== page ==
What policies should be implemented to help women in business? ng-2016-1

One of the greatest needs is for high-quality childcare. What I mean by high-quality childcare is the ability to license and monitor the quality of childcare, particularly for people who are not well-resourced. Some of it has to with the state’s role in licensing and regulating childcare, but it’s so much more than that. I don’t want state-funded child care, but I think you could do some things to incentivize private initiatives in high quality day care.

How do disruptive technologies affect public policy decisions?

It permeates everything. For an example, Google Fiber infrastructure in Salt lake City affects our industry mix and our economic development strategies and policies. The hardware and capital infrastructure changes things. It frames it because there are so many innovations in public policy that you can do, such as big data and algorithms used to create data driven decisions. In public policy, you can make decisions with much more information and certainty. Technology also supports the data analytics we use to inform public policy decisions. In public policy, you can make decisions with much more information and certainty. It increases our productivity.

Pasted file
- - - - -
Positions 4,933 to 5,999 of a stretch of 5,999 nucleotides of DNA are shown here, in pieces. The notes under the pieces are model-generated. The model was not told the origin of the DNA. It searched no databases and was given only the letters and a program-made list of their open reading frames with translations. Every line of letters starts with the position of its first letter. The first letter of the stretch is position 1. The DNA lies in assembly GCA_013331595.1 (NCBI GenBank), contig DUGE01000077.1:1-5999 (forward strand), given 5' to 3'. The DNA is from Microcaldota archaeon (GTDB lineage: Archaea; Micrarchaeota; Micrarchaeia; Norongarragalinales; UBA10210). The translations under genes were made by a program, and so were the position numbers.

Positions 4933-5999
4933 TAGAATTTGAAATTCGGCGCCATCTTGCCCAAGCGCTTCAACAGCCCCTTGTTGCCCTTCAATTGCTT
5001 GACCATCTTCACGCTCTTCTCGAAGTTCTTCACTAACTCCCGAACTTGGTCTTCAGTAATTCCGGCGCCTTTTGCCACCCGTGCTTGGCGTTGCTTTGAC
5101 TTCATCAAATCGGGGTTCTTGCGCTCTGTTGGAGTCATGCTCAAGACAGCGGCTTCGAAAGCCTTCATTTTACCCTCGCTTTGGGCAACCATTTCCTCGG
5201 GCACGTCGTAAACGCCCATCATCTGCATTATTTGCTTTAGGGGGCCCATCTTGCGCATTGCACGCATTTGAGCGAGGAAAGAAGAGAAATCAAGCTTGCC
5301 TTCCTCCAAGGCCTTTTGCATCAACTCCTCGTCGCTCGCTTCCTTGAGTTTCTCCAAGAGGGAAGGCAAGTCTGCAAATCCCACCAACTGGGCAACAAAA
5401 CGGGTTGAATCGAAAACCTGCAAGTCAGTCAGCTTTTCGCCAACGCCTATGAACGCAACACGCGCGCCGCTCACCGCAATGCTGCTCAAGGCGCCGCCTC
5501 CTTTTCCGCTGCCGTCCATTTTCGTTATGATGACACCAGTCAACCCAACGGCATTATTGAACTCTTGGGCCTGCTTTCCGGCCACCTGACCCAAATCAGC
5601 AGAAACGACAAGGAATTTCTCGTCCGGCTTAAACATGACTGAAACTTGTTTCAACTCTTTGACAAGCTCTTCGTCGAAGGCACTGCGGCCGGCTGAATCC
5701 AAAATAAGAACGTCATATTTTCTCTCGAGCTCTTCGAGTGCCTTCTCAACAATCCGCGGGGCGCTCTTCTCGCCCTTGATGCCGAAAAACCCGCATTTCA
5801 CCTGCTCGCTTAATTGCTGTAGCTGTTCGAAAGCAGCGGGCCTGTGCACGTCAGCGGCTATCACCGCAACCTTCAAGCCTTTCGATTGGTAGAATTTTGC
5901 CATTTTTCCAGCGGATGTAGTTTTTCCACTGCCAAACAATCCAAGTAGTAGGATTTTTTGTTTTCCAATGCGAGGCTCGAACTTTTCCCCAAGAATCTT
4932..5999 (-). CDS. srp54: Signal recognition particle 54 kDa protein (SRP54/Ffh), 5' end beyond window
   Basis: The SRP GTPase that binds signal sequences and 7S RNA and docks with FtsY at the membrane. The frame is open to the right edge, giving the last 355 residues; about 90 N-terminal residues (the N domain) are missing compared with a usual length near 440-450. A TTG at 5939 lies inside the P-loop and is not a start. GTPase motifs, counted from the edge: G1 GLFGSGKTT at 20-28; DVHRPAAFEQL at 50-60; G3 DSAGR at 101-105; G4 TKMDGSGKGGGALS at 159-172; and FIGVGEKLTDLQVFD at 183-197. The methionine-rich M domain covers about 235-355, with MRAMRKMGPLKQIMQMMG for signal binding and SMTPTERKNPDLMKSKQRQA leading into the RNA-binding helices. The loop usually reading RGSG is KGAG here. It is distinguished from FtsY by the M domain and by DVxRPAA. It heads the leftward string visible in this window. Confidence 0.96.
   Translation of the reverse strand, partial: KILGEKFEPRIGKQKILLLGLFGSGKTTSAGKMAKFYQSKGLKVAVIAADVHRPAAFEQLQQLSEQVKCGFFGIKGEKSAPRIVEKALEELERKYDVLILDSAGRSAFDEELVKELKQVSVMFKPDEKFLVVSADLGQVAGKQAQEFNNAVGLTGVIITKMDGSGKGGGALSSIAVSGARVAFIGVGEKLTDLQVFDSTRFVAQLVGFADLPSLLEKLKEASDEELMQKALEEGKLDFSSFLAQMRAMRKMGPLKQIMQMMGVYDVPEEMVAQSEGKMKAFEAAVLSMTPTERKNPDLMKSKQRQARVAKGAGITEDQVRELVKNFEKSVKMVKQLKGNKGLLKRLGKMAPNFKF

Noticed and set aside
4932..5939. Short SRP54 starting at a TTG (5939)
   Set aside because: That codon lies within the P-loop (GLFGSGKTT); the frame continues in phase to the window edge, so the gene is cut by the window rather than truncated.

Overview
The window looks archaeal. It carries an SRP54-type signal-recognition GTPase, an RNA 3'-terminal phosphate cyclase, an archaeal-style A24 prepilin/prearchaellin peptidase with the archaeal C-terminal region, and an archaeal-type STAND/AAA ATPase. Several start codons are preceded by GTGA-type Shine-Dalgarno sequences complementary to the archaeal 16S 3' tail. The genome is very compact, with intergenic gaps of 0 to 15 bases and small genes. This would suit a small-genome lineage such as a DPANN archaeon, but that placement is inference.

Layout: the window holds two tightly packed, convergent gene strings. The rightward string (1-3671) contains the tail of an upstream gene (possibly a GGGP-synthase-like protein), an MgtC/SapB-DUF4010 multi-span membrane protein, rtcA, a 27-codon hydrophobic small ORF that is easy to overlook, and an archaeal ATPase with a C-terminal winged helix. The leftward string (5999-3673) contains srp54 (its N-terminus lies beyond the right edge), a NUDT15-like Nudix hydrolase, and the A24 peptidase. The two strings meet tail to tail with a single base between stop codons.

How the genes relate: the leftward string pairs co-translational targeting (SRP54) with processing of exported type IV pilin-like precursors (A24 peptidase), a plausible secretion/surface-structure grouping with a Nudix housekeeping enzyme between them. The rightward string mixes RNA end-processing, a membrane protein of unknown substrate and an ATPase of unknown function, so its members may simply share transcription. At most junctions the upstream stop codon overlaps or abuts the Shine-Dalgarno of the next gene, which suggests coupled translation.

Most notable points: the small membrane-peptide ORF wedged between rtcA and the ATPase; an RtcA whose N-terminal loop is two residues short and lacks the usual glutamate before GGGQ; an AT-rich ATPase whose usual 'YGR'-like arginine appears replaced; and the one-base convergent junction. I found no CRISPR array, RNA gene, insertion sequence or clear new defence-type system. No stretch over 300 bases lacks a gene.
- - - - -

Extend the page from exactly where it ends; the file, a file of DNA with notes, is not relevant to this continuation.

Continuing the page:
Here’s a simple example in my own life: I have an office at home, the University of Utah and downtown. Everything I do is the on cloud and no matter where I am it feels almost the same. That is a radical departure from what my life used to be like. The cloud improves my productivity and my work outcomes.

What advice would you give to a young person?

I would pay most attention to what your passions are. Figure out what you like and get as educated in it as you can. Education will serve you in everything you decide to do whether you are going to be a stay at home contractor, a working professional who climbs the corporate ladder, or raise a family and be an intelligent part of society who contributes in public ways and votes. It’s so important for people to improve their skills and know about how the world works and what is going on in the world.

I was at the Salt Lake City Airport this morning. I’m on their board. I was watching over the construction field all that was going on. It was huge. It is the largest public works project in our state’s history and you can see this dirt being moved and columns being raised. I was thinking about all those skill sets…who knows how to redirect water or run a backhoe. I’m not just talking about university training, but training in the trades. If you like to work with your hands, get really good at it. If you work with your mind, get really good at it. Develop marketable skills that can support your family and contribute to the community.